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Great bit of analysis there. The weird scanner thing at the end hadn't passed me by and it obviously does have some sort of significance. Whether it's a lie detector is debatable. It's obviously registering something that he wants to keep to himself - something to do with the crack in the universe that he already knows about perhaps - and doesn't want her to see. That scanner is just an indication of the bigger story that's going on and in which Amy is already a part. With that in mind, the whole idea of him protecting her is key perhaps. She's important to the time-line and he is shifty about the reason for taking her with him. He knows she's important in some way and as Moffat has hinted in DWM - he has a time machine and therefore will know how crucial she is to later events - and that is I suspect what is at the centre of the timey-wimey Moffat structure to the season.
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As in 'nurse-boy' rather than 'Doctor-man' perhaps?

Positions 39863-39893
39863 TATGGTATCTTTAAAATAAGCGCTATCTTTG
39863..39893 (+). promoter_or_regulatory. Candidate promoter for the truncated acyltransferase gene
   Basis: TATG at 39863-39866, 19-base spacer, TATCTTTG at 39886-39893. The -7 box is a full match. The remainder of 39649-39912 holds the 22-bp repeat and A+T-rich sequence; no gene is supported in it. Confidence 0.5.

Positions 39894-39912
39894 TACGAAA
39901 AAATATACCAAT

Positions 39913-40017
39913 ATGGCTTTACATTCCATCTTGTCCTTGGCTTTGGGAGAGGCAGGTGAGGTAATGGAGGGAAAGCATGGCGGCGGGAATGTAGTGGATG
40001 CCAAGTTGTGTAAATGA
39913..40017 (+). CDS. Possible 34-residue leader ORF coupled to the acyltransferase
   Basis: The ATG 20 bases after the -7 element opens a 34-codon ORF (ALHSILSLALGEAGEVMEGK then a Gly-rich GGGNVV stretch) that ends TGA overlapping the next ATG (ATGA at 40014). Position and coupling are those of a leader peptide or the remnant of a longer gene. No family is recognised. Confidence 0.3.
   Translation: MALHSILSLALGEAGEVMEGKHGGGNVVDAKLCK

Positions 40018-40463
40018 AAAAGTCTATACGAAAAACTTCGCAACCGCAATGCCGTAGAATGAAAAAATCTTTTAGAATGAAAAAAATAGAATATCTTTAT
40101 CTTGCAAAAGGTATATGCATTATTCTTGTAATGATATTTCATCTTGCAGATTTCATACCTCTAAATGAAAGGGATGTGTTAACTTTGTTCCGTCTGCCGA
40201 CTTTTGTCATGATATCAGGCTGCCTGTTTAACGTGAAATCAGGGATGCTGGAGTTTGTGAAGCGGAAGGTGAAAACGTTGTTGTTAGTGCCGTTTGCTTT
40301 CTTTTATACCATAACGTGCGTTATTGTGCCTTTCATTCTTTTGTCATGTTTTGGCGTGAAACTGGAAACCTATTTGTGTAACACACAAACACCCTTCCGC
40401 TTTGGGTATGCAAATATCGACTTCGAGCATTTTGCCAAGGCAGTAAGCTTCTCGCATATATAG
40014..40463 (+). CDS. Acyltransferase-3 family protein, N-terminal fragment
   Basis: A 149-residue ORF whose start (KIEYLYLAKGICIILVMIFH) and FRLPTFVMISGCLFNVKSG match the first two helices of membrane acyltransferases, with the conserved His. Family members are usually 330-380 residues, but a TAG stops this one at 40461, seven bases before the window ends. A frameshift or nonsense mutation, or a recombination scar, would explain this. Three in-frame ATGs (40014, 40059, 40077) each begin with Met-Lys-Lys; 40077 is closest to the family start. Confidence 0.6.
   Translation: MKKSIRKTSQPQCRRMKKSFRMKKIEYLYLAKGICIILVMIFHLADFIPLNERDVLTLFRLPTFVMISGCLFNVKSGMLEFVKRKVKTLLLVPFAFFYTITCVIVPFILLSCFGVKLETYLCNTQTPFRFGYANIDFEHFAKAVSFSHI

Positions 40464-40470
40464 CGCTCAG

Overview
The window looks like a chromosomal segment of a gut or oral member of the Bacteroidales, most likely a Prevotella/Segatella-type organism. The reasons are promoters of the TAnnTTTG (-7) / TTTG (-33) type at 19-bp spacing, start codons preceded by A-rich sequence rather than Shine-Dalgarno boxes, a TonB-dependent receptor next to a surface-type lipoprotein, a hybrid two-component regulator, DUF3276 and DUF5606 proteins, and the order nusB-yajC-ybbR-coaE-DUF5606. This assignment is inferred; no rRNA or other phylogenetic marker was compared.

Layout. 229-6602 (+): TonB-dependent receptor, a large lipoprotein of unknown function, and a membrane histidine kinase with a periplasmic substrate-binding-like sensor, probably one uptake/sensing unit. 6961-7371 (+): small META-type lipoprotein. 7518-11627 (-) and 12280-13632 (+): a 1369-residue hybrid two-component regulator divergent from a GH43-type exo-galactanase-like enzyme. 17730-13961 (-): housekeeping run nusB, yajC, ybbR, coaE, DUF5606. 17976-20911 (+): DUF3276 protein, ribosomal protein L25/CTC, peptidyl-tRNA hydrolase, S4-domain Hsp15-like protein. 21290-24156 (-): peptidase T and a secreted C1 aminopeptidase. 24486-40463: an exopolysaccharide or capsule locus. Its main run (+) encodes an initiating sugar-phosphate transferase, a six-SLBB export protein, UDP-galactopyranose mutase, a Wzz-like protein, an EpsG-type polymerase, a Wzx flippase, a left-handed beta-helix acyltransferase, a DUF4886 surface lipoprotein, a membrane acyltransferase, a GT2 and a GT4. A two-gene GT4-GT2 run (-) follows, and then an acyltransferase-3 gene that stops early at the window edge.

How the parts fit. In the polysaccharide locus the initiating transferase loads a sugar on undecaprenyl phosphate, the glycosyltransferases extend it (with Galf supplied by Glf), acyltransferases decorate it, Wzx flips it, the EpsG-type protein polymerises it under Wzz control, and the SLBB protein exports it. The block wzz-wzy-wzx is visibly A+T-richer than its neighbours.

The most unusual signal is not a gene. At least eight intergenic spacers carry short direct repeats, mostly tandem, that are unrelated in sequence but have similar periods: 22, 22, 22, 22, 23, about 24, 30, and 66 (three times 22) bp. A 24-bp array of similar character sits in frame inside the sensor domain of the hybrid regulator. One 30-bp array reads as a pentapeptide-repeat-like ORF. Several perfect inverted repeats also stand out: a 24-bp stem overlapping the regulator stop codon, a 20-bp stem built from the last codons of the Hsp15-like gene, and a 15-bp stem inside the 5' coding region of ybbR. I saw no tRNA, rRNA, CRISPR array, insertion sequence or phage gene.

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I think quite a bit of it is, particularly the sub-plot with the alien threat. But I also think Matt, Karen and Moffat do offer something a bit more refreshing with the new Doctor and Amy. And Adam Smith really pushes the look of the series more towards the cinematic rather than the glossy version of CBBC we've been watching the last five years. You could also say that the start of the season mirrors that first RTD series - the next story takes us to the far future and the next back into the past with Daleks too. How Moffat executes these will be of greater importance I feel. Let's wait and see.
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The 'Gaviscon' title sequence! Love that because it perfectly sums up how I feel about it too. That's going to stay with me for the rest of the season now...a bit like acid indigestion, in fact! :D
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Hello, Lisa Well yes, horror stories about title sequences! I still haven't recovered from the logo used in the Sylvester McCoy era and certainly the theme arrangements by Messrs Glynn and McCulloch still send the wrong kind of shiver down my spine. But like all fans, we live with it because we're only really interested in the episodes. And I think we're in for a treat for this year!